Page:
Experiments with Truth
Narrative non-fiction and the coming of democracy in South Africa.
Published in the African Articulations series from James Currey / Boydell & Brewer, 2019.
African paperback edition available via The Book Lounge and Clarke’s.
Over the last decades, South Africa has seen an outpouring of life-writing and narrative non-fiction. Authors like Panashe Chigumadzi, Jacob Dlamini, Mark Gevisser, Pumla Gobodo-Madikizela, Antjie Krog, Sisonke Msimang, Njabulo Ndebele, Jonny Steinberg and Ivan Vladislavić have produced a compelling and often controversial body of work, exploring the country’s ongoing transition with great ambition, texture and risk.
Experiments with Truth is the first book-length account of the new non-fiction in South Africa. It reads the transition as refracted through an array of documentary modes that are simultaneously refashioned and blurred into each other: long-form analytic journalism and reportage; experiments in oral history, microhistory and archival reconstruction; life-writing, memoir and the personal essay. The case studies here trace the strange and ethically complex process by which actual people, places and events are shuffled, patterned and plotted in long-form prose narrative.
While holding in mind the imperatives of testimony and witness so important to the struggle for liberation and the Truth and Reconciliation Commission, the book is increasingly drawn to a post-TRC aesthetic: to works that engage with difficult, inappropriate or unusable elements of the past, and with the unfinished project of social reconstruction in South Africa. The case studies place southern African materials in a global context, and in dialogue with other important non-fictional traditions that have emerged at moments of social rupture and transition.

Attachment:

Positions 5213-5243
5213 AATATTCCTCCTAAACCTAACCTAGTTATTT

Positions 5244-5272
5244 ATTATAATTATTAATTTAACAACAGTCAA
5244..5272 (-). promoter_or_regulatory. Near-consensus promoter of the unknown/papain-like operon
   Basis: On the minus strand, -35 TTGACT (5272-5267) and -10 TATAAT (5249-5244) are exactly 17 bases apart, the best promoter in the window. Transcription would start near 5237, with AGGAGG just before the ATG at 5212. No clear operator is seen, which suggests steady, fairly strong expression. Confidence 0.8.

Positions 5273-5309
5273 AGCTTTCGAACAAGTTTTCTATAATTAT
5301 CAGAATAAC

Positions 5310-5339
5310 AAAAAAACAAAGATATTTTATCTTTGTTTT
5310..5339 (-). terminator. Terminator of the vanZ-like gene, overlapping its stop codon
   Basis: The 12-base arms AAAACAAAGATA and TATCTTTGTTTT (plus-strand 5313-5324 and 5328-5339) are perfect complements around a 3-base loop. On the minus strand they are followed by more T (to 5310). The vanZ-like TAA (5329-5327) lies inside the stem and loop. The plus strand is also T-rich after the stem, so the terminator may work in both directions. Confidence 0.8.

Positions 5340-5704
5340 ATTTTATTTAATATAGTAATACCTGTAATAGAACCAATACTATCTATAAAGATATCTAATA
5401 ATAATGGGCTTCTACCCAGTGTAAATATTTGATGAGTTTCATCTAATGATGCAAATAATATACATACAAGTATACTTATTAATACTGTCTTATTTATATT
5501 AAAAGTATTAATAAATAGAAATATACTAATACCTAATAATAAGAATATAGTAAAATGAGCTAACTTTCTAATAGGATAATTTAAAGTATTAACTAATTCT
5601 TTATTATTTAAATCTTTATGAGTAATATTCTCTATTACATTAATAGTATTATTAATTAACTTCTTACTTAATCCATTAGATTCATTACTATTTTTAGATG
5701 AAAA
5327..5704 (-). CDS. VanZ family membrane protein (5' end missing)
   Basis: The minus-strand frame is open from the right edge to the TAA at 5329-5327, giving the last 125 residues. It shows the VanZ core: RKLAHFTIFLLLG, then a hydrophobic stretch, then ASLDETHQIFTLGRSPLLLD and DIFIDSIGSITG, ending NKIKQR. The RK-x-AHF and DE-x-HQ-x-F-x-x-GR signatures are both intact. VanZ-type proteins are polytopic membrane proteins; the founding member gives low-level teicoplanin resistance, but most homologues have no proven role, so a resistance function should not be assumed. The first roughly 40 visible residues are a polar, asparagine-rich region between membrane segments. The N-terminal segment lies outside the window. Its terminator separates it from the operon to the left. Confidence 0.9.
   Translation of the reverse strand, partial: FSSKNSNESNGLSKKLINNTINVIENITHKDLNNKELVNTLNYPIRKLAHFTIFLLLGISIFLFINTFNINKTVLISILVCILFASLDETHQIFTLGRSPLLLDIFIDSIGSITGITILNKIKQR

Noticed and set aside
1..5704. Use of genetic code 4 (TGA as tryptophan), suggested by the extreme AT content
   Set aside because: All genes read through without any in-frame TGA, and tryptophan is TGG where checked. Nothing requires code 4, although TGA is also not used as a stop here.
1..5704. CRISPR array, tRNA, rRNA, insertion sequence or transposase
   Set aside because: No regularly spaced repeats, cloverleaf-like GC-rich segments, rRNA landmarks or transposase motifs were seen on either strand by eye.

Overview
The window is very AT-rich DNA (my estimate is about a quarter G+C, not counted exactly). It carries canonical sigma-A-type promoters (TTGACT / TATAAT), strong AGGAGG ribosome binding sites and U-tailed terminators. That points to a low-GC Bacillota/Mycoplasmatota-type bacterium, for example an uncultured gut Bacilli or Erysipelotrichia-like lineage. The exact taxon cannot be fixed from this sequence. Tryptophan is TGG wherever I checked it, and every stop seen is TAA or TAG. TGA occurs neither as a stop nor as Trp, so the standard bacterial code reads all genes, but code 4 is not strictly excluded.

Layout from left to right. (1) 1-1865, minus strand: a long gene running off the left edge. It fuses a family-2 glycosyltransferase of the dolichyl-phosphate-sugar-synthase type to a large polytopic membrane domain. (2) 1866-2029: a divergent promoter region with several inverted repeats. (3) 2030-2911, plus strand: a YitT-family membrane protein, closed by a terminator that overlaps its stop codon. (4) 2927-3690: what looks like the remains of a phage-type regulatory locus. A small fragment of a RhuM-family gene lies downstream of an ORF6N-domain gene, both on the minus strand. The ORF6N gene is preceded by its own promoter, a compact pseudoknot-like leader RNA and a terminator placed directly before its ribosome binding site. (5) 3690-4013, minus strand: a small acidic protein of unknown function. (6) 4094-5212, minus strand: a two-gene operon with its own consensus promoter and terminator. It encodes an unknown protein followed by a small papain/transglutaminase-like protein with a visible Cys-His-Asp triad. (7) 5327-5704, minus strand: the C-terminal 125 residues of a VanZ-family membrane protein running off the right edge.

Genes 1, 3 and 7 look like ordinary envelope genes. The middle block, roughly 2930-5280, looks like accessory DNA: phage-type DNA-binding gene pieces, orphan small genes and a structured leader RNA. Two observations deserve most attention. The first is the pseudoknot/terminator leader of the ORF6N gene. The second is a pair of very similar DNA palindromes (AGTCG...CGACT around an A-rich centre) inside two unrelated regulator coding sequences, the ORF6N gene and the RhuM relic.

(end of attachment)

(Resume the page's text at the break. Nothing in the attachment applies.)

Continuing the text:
Excerpts and extras
Load shedding in Johannesburg, 2007: an account of the origin of the project.
An A-Z of deleted scenes, outtakes, fragments.
A Literary Con: Rereading Dugmore Boetie’s Familiarity is the Kingdom of the Lost. Excerpt in the Johannesburg Review of Books, 1 April 2019.
Re: Visions of Tsafendas: Reading Harris Dousemetzis’s The Man Who Killed Apartheid (2018).
‘Missing chapter’ on writers’ diaries and the nature of the everyday:
A Minor Form: the notebooks of Stephen Watson and Athol Fugard.
Journal articles linked to the project
An early piece on literary non-fiction in South Africa. Safundi, Special Issue: Beyond Rivalry: Fact | Fiction, Literature | History (2012).
A condensed version of / excerpt from the introduction. Current Writing: Text and Reception in Southern Africa, 31:2 (2019).
‘Unusable Pasts’: an article on literary and artistic responses to Demetrios Tsafendas, assassin of Hendrik Verwoerd. Research in African Literatures, 46:3 (2015). See also Visions of Tsafendas: Literary Biography and the Limits of ‘Research’. Safundi, 16:4 (2015), about the challenges and limits of biographical method.
‘A Very Strange Relationship’: an account of a controversial, ‘deauthorised’ biography of Nadine Gordimer. Biography, 41:1 (2018). A response to my article by biographer Ronald Suresh Roberts.
Special issue on ‘Awkward biography’ in post-apartheid South Africa. African Studies, 78:2 (2019), with several links to my research.
Responses and reviews
Review in Sunday Times: ‘A seminal step in the right direction’: ‘an academic but highly readable reflection on modern SA that eschews jargon’, 14 July 2019.
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